George Wyndham George Wyndham (1801-1870), pioneer farmer, pastoralist and vigneron was born at Dinton House, Wiltshire, into an old and prominent English landowning family. Educated at Harrow and Cambridge with a view to taking a living in the Church (of England) held by the family, he preferred to make his own way in the world.

In 1826 he went to Canada to investigate at the possibility of acquiring land on which to settle. He travelled with John Galt, the prominent Scottish novelist and lobbyist, who had been appointed a member of the British Government's Commission of Inquiry, to establish the price for one million acres of land to be acquired for development by the Canada Company. When Inquiry Commissioner John Galt became Secretary of the Canada Company, he founded Guelph in 1827, naming the main street Wyndham in honour of George.

Following his marriage to Margaret Jay in 1827, and his refusal of a Government position, he decided to emigrate to New South Wales as the Colonial Office was offering a free grant of 640 acres (260 hectares) for every £500 ($1000) of capital, with a maximum of 2560 acres (1040 hectares).

George and Margaret arrived in Sydney on Christmas Eve 1827 on the "George Home" with several servants, cattle, sheep, horses, pigs, hounds, goods and chattels. He purchased 2080 acres (842 hectares) at Branxton in January 1828 and renamed it Dalwood after one of his father's farms at Dinton. Construction of the house was commenced in 1829 or possibly 1828.

The purchase of adjoining land, a Grant and lease at Merriwa, and the taking up of land under licence at Collyblu on the Liverpool Plains, Bukkulla and Nullamanna near Inverell and Keelgyrah on the Richmond River enabled George to expand his pastoral activities over some 200,000 acres or 1,284 square miles (80,937 hectares).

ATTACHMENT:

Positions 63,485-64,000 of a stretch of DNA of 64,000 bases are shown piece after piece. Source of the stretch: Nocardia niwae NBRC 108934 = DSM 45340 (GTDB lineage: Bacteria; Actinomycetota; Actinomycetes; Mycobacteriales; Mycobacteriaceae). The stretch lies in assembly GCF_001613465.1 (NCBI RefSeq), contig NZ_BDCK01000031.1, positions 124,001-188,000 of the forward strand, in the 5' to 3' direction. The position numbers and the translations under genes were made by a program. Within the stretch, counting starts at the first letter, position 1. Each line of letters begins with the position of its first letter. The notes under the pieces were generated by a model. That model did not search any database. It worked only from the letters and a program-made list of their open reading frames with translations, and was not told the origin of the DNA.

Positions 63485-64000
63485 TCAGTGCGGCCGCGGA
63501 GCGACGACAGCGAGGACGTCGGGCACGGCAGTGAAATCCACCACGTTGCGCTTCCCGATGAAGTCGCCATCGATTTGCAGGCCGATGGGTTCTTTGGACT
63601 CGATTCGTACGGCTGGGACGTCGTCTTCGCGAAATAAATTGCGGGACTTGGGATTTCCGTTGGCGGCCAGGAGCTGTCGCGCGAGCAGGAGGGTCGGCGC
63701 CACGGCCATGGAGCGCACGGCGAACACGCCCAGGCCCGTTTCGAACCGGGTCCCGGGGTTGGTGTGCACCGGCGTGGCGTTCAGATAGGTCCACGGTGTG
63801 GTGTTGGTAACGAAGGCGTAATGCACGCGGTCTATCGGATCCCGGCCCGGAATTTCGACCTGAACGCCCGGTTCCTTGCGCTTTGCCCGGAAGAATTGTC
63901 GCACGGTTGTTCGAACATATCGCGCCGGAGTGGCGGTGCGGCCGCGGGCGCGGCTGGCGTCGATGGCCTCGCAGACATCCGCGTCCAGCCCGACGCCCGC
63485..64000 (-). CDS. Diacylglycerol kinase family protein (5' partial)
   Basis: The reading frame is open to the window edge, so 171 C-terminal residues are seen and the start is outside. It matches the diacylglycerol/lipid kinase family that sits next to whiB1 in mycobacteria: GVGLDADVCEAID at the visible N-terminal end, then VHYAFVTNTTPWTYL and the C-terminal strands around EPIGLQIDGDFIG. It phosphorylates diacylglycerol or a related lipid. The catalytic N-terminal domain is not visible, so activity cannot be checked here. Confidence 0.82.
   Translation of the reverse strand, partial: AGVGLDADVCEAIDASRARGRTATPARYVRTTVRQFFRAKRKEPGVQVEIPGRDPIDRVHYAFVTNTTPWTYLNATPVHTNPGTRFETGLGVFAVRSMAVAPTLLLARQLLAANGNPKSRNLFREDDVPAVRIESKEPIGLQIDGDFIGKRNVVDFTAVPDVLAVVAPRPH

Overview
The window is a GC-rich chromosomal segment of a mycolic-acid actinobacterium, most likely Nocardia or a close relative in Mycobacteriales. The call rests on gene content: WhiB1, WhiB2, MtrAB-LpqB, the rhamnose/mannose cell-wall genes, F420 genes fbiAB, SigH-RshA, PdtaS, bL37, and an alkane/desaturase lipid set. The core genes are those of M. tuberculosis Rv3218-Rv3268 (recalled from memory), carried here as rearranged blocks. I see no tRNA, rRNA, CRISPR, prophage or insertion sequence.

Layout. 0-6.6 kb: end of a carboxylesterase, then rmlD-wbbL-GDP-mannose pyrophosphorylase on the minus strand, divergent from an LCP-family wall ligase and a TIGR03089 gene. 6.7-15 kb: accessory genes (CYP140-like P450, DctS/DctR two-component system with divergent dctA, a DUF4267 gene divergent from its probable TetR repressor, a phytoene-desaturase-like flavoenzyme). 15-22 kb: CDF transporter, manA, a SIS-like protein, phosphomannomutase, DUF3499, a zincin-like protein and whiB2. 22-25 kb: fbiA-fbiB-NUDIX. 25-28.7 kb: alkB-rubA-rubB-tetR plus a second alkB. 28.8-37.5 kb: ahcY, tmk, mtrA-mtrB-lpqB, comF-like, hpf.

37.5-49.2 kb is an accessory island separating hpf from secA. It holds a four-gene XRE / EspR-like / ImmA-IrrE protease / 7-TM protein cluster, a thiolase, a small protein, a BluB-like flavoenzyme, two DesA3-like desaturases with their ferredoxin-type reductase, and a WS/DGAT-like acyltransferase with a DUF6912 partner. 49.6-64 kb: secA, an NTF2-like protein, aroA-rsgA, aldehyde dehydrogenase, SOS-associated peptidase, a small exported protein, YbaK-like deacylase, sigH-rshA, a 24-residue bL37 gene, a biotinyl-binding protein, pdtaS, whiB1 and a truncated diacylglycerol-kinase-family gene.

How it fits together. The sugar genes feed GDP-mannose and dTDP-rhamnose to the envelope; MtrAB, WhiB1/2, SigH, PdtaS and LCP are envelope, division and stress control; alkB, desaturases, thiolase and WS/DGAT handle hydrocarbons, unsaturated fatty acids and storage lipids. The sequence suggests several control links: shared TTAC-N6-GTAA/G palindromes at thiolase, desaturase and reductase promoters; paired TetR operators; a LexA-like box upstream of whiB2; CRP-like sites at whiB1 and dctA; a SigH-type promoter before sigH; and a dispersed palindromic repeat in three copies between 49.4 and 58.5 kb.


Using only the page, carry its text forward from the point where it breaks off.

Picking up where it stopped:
Margaret Wyndham Margaret married George at the Ambassador's Chapel, Brussels, 26th April, 1827 and died 3rd September, 1870. They met in Rome on Christmas Day 1825 when she was with a party of friends which included one of George's neighbours. George was recuperating from a bout of fever after returning from Malta. Before leaving Italy they were engaged, subject to her father's consent.

Margaret's father, John Jay, was descended from a Huguenot family which fled France to Edinburgh after the Revocation of the Edict of Nantes in 1685. Her mother, Helen Livingston, was Scottish and died while Margaret was young. Following trading losses during the Napoleonic Wars her father conducted a school for English boys in Brussels.

Margaret was educated in England. She also spoke fluent French and Italian and was an accomplished pianist. Margaret had 14 children, losing only one to ‘Colonial Fever’ (thought to be malaria) and one at birth. She taught herself to bring up her family and to run a large establishment.

She kept a notebook in which she recorded cases of illness, doses of medicine, treatment, food, etc. A typical entry was: "Child in high fever, never closed its eyes; a dreadful night, like a continuous nightmare; great thirst, no appetite; lips black and skin cracked; tongue furred; weather unusually hot. Gave two grains of calomel."

After several weeks of similar entries, she wrote: "The medicines have restored the babe, God be praised, but I myself am worn to a shadow."


George Wyndham's purchase of Dalwood also brought with it immediate responsibility for the feeding, clothing and housing of the 20 convicts previously assigned to the former owner, David Maziere. As it took several weeks to obtain meagre supplies from Sydney, self ­ sufficiency was a necessity. This was no easy task as George's diary shows. In 1830 rust caused the loss of 60 of his 70 acres of wheat.